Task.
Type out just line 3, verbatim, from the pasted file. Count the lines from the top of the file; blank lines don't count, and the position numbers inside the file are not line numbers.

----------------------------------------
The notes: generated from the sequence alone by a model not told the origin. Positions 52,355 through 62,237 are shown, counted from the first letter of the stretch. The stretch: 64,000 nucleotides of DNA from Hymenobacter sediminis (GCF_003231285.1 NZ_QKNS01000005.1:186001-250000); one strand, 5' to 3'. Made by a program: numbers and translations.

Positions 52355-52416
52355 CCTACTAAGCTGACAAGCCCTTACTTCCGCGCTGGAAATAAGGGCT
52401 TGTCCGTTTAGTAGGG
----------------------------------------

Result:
52355 CCTACTAAGCTGACAAGCCCTTACTTCCGCGCTGGAAATAAGGGCT